Free Market Fairness

Free Market Fairness

Free Market Fairness

Free Market Fairness

Synopsis

Can libertarians care about social justice? In Free Market Fairness, John Tomasi argues that they can and should. Drawing simultaneously on moral insights from defenders of economic liberty such as F. A. Hayek and advocates of social justice such as John Rawls, Tomasi presents a new theory of liberal justice. This theory, free market fairness, is committed to both limited government and the material betterment of the poor. Unlike traditional libertarians, Tomasi argues that property rights are best defended not in terms of self-ownership or economic efficiency but as requirements of democratic legitimacy. At the same time, he encourages egalitarians concerned about social justice to listen more sympathetically to the claims ordinary citizens make about the importance of private economic liberty in their daily lives. In place of the familiar social democratic interpretations of social justice, Tomasi offers a "market democratic" conception of social justice: free market fairness. Tomasi argues that free market fairness, with its twin commitment to economic liberty and a fair distribution of goods and opportunities, is a morally superior account of liberal justice. Free market fairness is also a distinctively American ideal. It extends the notion, prominent in America's founding period, that protection of property and promotion of real opportunity are indivisible goals. Indeed, according to Tomasi, free market fairness is social justice, American style.


Provocative and vigorously argued, Free Market Fairness offers a bold new way of thinking about politics, economics, and justice--one that will challenge readers on both the left and right.

Excerpt

Some of my best friends are libertarians. But by this I do not mean the usual thing: that these people are my friends even though they are libertarians. And while I do not quite mean the opposite, that would bring us somewhat closer to the truth. The mere fact that someone is a libertarian is enough to dispose me to befriend them. This is because I find libertarianism a profoundly attractive political view.

I use the term libertarianism here in the popular, colloquial sense, meaning that cluster of political views associated with the “rightwing” of liberal democratic polities. In various ways, and for various reasons, theorists in this broad tradition support the idea of limited government and wide private freedom, most notably in economic affairs. Classical liberals, economic liberals, anarcho-capitalists, right-libertarians, or (as some insist) real liberals—for now, I use the term libertarian to refer to them all.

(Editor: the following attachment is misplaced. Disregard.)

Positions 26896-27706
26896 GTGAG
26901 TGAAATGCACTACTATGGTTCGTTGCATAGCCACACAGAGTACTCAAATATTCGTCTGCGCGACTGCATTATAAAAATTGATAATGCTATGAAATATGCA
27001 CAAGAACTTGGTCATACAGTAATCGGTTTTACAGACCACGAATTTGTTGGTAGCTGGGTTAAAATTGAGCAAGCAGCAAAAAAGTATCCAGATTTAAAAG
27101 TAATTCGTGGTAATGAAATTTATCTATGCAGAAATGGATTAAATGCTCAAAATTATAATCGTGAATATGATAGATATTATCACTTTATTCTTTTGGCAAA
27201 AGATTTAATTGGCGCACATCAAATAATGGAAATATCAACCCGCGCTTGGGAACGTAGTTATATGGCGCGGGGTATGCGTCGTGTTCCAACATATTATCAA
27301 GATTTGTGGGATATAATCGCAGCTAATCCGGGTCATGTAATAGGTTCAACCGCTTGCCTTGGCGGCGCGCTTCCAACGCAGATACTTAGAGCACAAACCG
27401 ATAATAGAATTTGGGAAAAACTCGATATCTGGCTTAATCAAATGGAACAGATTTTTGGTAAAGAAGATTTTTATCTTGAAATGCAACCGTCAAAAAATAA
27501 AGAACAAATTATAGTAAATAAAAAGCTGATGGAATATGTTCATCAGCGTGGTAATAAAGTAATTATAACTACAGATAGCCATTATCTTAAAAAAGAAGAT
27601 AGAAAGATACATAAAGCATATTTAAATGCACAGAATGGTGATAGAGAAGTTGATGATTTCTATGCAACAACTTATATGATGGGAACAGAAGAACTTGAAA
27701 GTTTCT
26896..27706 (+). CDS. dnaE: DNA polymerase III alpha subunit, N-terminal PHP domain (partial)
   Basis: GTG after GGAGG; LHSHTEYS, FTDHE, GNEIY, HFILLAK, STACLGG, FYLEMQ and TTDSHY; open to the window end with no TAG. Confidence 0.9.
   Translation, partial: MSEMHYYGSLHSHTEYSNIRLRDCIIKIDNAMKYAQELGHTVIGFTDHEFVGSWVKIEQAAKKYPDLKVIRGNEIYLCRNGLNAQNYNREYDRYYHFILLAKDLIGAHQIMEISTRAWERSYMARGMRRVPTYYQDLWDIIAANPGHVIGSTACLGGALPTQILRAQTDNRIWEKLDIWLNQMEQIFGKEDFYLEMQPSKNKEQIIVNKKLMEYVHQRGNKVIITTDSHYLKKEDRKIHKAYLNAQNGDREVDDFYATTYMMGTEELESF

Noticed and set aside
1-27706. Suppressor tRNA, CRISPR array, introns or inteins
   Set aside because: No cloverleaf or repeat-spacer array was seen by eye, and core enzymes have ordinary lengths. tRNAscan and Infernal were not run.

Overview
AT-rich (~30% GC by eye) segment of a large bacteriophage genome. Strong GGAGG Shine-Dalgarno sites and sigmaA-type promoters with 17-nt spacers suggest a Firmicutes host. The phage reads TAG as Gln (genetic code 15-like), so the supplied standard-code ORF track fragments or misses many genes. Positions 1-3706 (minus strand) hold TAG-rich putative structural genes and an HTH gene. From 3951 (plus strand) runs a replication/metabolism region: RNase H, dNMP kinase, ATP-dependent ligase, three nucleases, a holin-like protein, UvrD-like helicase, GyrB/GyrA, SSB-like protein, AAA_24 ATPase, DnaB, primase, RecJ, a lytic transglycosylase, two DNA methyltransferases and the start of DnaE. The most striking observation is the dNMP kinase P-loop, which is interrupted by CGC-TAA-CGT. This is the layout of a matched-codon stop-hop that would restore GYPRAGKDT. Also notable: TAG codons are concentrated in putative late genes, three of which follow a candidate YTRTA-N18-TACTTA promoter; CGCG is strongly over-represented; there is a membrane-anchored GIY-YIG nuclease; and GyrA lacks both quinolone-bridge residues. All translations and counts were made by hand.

For me, the main attraction of this broad libertarian tradition is its emphasis on property rights. All liberals value the civil and political rights of individuals: the right to a fair trial, freedom of expression, political participation, personal autonomy, and so on. But libertarians are distinct in asserting that the economic rights of capitalism— the right to start a business, personally negotiate the terms of one’s employment, or decide how to spend (or save) the income one earns—are essential parts of freedom too.

I like this aspect of libertarianism. At its best I see the libertarian defense of property rights as springing from an attractive ideal of political agency. Possessing some particular bundle of material goods, for libertarians, is not nearly so important as possessing those goods because of one’s own actions and choices. When we are free, we are aware of ourselves as central causes of the lives we lead. It is not just captains of industry or heroes of Ayn Rand novels who define themselves through their accomplishments in the economic realm. Many ordinary people—middle-class parents, single moms, entrylevel workers—become who they are, and express who they hope to be, by the personal choices they make regarding work, saving, and spending. These are areas in which people earn esteem from others and feel a proper pride for things they themselves do. In economic . . .

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